What was the cause for alarm? First century Jerusalem was a cosmopolitan city. Successive invasions would have ensured that many cultures were represented in the city. The Pax Romana ensured that roads were safe to travel and merchants and others were, as a consequence, quite mobile. Apart from this people (not only Jews) from all over the Empire would have come to worship at the Temple. The city would not have been without its fortune-tellers, healers and miracle workers. From this vantage point, the magi might have looked like any other visitors to the city. Added to this, Matthew implies that their presence should not have been unexpected. The Old Testament bears witness in many places to an expectation that when God restored the fortunes of Israel, “all the nations” would stream to Jerusalem to worship God.

The thing that makes these particular visitors so disturbing is that it is they, not the leaders of Israel have understood the importance of the star and of the birth of the child. Unlike the Israelites who are shown to be ignorant of and then indifferent to the presence of Jesus among them, the magi recognise what is going on and have come from a distance to worship the child.

From this vantage point, their presence is disturbing – indeed alarming. Their part in the story of Jesus’ birth indicates that God is doing something radically different and unexpected. That is, God is giving the Gentiles a prominent place in the unfolding story of the people of God. The identification by the magi of Jesus as the Christ implies that from now on everything is going to be different – as indeed it turns out to be. As Paul’s letters reveal, one of the most confronting and difficult issues for the emerging church was this: “what is the place of the Gentiles and how much should our traditions and practices change so that they can be included?”

For us, the magi provide a romantic element to the accounts of Jesus’ nativity, but “King Herod was troubled and all Jerusalem with him.” Not only did the birth of the King of the Jews threaten Herod’s position and the peace and stability of Jerusalem, but it also shattered the expectations about how God would act and threw open previously unthought-of possibilities with regard to God and God’s relationship with the world.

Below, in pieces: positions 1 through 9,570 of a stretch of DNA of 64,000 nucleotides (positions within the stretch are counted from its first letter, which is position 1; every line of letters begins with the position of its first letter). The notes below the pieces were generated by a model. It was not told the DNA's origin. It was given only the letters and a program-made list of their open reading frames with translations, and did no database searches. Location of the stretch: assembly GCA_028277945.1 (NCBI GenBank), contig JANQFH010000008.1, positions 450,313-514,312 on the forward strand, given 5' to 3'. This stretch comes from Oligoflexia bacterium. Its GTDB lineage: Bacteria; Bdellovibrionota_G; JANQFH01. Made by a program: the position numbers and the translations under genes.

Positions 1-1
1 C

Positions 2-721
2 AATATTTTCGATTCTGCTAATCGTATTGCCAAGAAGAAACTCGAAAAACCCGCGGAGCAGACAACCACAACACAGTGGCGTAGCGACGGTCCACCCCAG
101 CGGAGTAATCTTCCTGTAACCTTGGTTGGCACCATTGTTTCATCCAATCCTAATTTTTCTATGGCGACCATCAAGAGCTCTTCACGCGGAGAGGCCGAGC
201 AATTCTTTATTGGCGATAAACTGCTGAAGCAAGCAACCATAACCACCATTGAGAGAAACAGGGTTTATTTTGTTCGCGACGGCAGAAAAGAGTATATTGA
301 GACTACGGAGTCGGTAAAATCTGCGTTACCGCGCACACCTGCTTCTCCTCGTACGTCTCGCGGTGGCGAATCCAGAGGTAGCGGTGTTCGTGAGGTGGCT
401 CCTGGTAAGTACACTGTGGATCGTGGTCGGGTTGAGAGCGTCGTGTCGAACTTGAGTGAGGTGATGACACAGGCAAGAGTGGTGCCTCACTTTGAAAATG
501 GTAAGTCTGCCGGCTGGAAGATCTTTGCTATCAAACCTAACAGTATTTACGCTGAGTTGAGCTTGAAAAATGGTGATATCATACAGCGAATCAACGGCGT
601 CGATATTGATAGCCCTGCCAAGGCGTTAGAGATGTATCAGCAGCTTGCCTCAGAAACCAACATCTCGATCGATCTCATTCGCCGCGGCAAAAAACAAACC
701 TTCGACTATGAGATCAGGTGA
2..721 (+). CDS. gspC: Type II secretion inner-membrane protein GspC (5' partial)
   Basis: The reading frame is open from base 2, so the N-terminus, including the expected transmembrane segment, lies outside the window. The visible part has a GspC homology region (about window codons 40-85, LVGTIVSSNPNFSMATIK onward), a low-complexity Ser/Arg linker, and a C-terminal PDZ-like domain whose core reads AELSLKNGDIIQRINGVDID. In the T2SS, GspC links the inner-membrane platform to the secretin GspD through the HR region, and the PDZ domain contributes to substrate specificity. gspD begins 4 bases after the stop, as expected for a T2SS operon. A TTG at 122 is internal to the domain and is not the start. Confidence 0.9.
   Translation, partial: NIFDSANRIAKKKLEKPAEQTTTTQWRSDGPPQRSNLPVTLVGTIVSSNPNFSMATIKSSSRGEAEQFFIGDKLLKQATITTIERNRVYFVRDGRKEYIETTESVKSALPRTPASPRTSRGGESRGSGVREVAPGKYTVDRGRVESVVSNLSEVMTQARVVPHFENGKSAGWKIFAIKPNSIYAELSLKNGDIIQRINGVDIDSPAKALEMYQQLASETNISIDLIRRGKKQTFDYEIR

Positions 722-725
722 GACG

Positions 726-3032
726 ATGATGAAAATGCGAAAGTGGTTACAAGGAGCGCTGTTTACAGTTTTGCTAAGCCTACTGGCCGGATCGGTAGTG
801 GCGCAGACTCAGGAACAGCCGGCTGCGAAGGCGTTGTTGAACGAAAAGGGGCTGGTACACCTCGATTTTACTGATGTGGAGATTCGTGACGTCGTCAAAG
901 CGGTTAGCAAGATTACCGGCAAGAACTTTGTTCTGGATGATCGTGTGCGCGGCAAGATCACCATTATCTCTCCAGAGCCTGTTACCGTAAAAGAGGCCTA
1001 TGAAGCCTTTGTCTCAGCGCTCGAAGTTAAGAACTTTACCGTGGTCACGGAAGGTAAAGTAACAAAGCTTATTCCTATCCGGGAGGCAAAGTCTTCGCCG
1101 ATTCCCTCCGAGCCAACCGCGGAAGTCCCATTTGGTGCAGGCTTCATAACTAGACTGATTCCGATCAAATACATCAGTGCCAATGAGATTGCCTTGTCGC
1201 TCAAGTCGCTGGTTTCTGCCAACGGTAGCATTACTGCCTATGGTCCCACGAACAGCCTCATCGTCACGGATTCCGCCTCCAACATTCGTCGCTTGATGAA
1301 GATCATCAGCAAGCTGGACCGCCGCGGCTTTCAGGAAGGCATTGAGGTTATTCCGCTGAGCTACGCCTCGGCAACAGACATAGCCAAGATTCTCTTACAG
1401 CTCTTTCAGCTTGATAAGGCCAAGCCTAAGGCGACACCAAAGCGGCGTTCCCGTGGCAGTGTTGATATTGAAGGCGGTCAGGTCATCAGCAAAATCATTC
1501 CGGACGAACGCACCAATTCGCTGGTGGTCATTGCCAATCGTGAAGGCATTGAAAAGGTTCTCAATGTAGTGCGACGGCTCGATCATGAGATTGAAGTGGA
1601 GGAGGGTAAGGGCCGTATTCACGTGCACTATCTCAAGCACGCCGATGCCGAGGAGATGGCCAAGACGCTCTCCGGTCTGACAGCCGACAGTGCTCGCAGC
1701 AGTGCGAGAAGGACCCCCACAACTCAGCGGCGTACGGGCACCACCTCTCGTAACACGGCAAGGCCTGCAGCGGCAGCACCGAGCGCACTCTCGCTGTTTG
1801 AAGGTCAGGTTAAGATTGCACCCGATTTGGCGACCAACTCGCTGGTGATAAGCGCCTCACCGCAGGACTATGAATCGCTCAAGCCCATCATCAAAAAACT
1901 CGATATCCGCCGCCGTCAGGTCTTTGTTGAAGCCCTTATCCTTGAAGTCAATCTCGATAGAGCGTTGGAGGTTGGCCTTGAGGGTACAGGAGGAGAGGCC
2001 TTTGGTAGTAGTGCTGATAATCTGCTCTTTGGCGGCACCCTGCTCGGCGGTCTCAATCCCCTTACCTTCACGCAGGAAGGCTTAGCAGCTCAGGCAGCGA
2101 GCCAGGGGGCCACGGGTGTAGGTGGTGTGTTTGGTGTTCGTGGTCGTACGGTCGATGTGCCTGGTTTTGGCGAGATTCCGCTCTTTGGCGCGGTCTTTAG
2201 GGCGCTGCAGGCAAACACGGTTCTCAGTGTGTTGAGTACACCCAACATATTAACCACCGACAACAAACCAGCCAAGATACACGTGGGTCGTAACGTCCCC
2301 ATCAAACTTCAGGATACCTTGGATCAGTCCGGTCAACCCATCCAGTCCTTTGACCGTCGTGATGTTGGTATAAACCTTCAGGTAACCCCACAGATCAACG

In life, but more particularly in faith, most of us become comfortable with the way things are. We tend to think that because God has acted in a particular way in the past, God will continue to behave in that way in the future. In so doing, we make God a servant of our expectations; we place boundaries on the way that we think God will act and we blind ourselves to God’s intervention in our lives and in the world. God is not and cannot be a slave to our expectations.

Matthew’s account of the magi raises important questions: Do we want to keep things the same or are we willing to allow our world-view to be shaken and tossed upside down by God’s once more breaking through our complacency and entering into our world. When the alarm bells ring – do we look to immediately extinguish the flames or do we ask ourselves whether God is saying something new and radical, challenging us to move in new directions and to open our eyes to new possibilities? And do we have the courage to accept the change that that involves?

[1] (With thanks to Thomas Long (Christian Century) Blogging Towards Sunday, Epiphany, 2015, 2014.